Proceedings of Research Papers Presented At The National Research Seminar In English On “Widening Canvas Of Literature” Held On 03rd And 04th December, 2015 

Prof. Akhilesh Barche

Govt. P.G. College, Khargone.


Dr. Priti Banerjee

Asst. Prof.

Matushri Ahilya Devi Teachers’

Training College, Indore.


            Literature is an artistic expression of human experience. This experience is projected by African diaspora which was produced in the African-American literature of twentieth century. The Harlem Renaissance of the 1920s was a time when literature      and art flourished. The 1970s witnessed African American books topping the             bestseller charts. Roots: The Saga of an American Family by Alex Haley was among the first novel to do so. He remained unbeaten as no other African-American had ever solicited to sketch his family history back from its tribal origins, through the apprehension of the slave trade, and on to achieving something resembling equality in the world of the white man. Haley’s narration well illustrates the extent of the crimes that slavery committed against Africans. The blacks had to face day-to-day worries about their future, whimsicality of their masters and were practically powerless against all wrongs done to them. The Blacks were then whipped before the other slaves and their cries rent the sky. The slaves fainted many times while being flogged.  His novel Roots helped many Americans to deal sincerely with the history of slavery and stimulated a keen interest in genealogy. In this paper main focus is made on his major work Roots, which depict the social life and status of slaves. The Black holocaust of American slavery will never be forgotten and hence it becomes pertinent to know the sufferings of the Blacks. In Alex Haley’s fiction, the sociological ideas depicted are Afro centric. These various sociological perspectives which the slaves suffered and their anguish may be elaborated in brief which mirrors the black holocaust.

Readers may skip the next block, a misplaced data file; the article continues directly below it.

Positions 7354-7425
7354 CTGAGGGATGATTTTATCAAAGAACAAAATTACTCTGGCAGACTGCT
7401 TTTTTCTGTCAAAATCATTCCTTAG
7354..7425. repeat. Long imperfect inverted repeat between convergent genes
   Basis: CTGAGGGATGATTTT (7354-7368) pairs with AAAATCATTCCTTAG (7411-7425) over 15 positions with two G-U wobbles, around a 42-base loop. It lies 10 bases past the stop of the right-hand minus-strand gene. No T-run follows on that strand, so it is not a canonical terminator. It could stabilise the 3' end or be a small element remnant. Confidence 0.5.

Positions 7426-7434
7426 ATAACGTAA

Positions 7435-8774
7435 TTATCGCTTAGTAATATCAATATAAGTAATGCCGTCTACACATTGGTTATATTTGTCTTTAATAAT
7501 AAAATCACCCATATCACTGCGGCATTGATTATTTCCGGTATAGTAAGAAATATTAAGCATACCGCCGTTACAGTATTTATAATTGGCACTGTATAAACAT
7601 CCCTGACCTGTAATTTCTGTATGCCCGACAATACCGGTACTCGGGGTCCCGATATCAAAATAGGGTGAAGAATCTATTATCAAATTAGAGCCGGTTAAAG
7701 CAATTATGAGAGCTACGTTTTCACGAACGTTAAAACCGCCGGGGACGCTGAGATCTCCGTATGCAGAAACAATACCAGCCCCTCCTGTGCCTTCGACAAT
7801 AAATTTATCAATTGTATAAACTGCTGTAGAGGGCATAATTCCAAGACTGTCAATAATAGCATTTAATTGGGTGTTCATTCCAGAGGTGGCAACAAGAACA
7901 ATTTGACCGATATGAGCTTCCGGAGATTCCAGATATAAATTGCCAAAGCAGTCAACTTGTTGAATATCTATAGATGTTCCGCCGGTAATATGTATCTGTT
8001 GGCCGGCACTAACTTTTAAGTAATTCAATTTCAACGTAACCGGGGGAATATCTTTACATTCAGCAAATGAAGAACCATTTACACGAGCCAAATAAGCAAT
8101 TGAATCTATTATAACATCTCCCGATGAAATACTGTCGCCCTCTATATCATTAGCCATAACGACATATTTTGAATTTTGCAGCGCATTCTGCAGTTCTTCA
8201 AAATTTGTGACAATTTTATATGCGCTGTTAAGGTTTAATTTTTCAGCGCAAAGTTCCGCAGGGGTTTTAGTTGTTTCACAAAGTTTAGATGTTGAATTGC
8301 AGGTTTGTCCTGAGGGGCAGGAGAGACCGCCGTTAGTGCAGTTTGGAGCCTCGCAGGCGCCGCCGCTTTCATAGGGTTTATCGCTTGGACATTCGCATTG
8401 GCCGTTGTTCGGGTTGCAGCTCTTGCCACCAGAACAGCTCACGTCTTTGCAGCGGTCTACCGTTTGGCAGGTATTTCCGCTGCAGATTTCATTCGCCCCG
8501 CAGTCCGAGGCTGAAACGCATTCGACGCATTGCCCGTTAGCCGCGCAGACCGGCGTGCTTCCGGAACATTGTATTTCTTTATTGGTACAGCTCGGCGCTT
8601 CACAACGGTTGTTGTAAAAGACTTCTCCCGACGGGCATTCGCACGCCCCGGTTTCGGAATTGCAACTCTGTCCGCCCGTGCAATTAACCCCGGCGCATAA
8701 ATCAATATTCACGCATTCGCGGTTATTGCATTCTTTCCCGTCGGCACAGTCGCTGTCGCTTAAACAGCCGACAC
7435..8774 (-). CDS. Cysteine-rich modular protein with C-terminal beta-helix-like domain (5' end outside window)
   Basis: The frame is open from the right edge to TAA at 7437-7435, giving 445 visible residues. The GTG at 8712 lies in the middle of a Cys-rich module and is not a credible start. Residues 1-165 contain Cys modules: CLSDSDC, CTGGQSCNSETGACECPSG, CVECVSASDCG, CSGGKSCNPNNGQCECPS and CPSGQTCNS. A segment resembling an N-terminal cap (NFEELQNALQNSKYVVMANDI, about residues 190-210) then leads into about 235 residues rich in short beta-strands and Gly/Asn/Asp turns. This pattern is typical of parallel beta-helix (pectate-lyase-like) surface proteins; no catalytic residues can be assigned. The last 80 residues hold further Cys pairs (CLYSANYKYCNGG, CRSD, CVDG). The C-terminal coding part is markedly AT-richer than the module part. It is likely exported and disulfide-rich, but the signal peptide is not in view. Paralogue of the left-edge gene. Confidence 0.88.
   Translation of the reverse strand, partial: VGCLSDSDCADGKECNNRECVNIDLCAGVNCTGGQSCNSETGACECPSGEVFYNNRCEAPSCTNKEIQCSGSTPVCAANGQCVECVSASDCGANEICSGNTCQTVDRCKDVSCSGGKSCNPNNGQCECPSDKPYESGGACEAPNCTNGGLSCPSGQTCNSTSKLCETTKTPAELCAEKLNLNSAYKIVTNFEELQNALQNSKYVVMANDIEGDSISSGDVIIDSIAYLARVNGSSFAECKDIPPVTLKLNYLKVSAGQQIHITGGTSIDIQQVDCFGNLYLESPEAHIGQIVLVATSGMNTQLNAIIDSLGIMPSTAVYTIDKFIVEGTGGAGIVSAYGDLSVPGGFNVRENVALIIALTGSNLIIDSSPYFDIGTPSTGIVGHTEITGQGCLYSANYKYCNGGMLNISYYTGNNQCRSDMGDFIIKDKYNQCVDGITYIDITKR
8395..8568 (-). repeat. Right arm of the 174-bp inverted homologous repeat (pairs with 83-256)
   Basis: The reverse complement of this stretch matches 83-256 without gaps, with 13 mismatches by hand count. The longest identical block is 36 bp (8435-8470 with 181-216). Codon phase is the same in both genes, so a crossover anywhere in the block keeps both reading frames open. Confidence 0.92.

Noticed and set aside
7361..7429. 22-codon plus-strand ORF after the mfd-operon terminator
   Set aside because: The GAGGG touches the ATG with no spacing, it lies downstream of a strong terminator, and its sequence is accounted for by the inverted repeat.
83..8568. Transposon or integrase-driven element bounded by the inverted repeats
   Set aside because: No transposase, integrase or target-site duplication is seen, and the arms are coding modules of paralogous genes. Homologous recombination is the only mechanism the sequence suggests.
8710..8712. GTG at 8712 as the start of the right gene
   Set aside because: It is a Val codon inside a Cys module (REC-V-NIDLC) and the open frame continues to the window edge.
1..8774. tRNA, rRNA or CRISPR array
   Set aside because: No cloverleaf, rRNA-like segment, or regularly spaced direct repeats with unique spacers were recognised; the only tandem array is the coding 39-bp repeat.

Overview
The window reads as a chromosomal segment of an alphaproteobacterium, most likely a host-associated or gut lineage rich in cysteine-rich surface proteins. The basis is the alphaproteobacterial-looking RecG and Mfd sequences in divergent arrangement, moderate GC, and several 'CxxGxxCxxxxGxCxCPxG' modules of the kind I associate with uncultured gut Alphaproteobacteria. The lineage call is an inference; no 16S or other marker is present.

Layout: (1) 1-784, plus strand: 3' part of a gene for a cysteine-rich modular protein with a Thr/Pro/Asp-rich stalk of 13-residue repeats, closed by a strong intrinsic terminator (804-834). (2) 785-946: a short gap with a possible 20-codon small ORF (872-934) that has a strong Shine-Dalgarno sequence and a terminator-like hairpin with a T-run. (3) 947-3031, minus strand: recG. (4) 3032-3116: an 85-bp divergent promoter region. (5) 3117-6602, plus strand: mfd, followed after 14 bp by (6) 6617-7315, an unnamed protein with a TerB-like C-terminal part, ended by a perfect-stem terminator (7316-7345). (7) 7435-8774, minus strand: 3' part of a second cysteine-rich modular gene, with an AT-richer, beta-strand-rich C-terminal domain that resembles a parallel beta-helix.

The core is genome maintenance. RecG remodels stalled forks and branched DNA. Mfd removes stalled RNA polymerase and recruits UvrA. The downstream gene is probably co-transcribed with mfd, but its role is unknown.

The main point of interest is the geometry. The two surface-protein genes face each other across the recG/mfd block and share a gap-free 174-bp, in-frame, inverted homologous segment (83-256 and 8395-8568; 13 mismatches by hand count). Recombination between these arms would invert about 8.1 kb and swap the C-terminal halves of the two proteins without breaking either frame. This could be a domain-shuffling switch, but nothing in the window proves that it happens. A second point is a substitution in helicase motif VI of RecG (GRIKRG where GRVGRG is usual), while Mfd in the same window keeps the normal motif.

Keywords: slavery; holocaust;identity; Middle passage; freedom

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Alex Haley’s Fiction Mirrors Black Holocaust